Love. Rudi Stern for Theater of Light was signaled out for Noteworthy Unusual
Established in 1964 as the Maharams and later the American Theatre Wing Design Awards they
were renamed a year ago after their founder.
The Hewes Design Awards are in their 37th year and were the first scenic, costume and lighting
design award which allowed Broadway, Off Broadway and Off-Off Broadway to compete
JAMIE DEROY & FRIENDS shine in
cabaret spotlight and support World Trade Center Rescue Workers with concerts at the West
Bank Cafe in NYC. The six time MAC award winner will be joined by Law and Order's
Jerry Orbach in a special Benefit Performance on November 1 For The New York City Police
Foundation's Heroes Fund, which was established to help provide the resources to meet the needs
of police personnel injured or killed in the World Trade Center relief effort,
their families, and emergency needs of the New York Police Department.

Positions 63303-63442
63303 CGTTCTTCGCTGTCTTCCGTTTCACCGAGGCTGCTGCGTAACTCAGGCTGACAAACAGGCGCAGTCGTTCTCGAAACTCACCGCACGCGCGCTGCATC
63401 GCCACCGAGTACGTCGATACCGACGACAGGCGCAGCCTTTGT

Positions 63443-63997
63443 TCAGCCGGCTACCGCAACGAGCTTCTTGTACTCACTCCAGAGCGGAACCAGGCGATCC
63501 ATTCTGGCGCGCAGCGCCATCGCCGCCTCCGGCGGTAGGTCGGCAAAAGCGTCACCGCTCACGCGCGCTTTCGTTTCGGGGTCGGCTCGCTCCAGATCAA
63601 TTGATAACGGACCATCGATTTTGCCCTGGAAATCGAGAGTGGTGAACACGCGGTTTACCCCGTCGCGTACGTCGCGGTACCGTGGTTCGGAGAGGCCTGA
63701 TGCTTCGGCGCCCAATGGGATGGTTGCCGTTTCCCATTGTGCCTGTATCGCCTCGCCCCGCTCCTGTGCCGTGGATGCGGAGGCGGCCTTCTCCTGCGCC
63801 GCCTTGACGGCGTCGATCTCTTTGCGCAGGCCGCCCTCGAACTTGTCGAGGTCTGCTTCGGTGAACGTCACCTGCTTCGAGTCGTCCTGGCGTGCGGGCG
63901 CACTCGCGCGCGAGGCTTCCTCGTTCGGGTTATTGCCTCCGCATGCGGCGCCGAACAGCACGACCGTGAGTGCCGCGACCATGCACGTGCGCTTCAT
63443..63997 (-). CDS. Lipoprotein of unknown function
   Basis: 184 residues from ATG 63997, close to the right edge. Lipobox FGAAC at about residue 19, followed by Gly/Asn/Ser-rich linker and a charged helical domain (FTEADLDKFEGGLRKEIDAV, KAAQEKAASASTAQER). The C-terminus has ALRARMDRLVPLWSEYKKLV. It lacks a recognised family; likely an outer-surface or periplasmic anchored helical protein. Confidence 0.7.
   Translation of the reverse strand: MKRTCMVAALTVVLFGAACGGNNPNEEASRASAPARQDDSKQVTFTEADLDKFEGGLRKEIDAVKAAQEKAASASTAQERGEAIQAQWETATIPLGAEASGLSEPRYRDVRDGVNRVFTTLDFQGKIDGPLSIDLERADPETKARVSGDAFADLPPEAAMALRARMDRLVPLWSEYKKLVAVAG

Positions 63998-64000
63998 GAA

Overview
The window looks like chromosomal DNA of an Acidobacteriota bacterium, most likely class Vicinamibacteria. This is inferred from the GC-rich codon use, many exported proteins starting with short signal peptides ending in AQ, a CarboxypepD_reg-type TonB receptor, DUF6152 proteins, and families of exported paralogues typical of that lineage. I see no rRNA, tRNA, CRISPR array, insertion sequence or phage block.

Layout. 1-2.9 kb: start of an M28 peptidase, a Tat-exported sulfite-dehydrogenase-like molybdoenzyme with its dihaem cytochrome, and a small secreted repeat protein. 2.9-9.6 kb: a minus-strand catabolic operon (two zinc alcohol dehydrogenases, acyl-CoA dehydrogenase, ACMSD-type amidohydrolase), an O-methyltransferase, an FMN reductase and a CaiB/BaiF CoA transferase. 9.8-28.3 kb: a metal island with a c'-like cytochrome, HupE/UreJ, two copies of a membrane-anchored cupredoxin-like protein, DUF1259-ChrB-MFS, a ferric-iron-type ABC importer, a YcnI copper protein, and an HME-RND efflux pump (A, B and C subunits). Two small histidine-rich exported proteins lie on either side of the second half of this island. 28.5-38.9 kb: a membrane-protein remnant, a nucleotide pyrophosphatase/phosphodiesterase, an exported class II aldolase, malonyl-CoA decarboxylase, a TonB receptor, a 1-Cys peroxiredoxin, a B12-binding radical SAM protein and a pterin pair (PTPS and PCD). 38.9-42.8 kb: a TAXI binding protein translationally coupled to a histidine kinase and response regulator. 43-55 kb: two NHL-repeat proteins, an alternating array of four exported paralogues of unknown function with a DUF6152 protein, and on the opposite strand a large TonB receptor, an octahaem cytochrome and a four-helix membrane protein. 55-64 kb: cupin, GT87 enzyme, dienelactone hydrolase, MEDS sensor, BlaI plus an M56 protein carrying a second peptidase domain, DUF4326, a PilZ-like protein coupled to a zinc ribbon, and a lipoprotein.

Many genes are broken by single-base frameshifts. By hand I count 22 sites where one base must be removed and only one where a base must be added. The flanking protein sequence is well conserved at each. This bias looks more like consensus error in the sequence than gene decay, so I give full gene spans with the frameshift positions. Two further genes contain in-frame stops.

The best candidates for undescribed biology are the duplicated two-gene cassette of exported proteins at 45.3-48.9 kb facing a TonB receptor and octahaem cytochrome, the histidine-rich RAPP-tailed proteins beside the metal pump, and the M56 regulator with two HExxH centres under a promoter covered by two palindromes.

Administrative costs will be absorbed by the Foundation so that all proceeds
from this concert will directly benefit the relief effort.
performance, featuring an eclectic list of entertainers ranging from Law and
Order's Jerry Orbach to New York City police officer Daniel Rodriguez, will
take place Thursdays, November 1.
Joining deRoy in this very special concert are Law and Order's Jerry Orbach,
Tony-nominated actress Penny Fuller of Neil Simon's The Dinner Party, Lanny Meyers,
M.D., comedian Larry Amoros, singer-actress Judith Cohen, MAC Award-winning vocalist Jeff
Harnar, legendary singer Marni Nixon, Celtic singer-harpist Kitty Sullivan, and MAC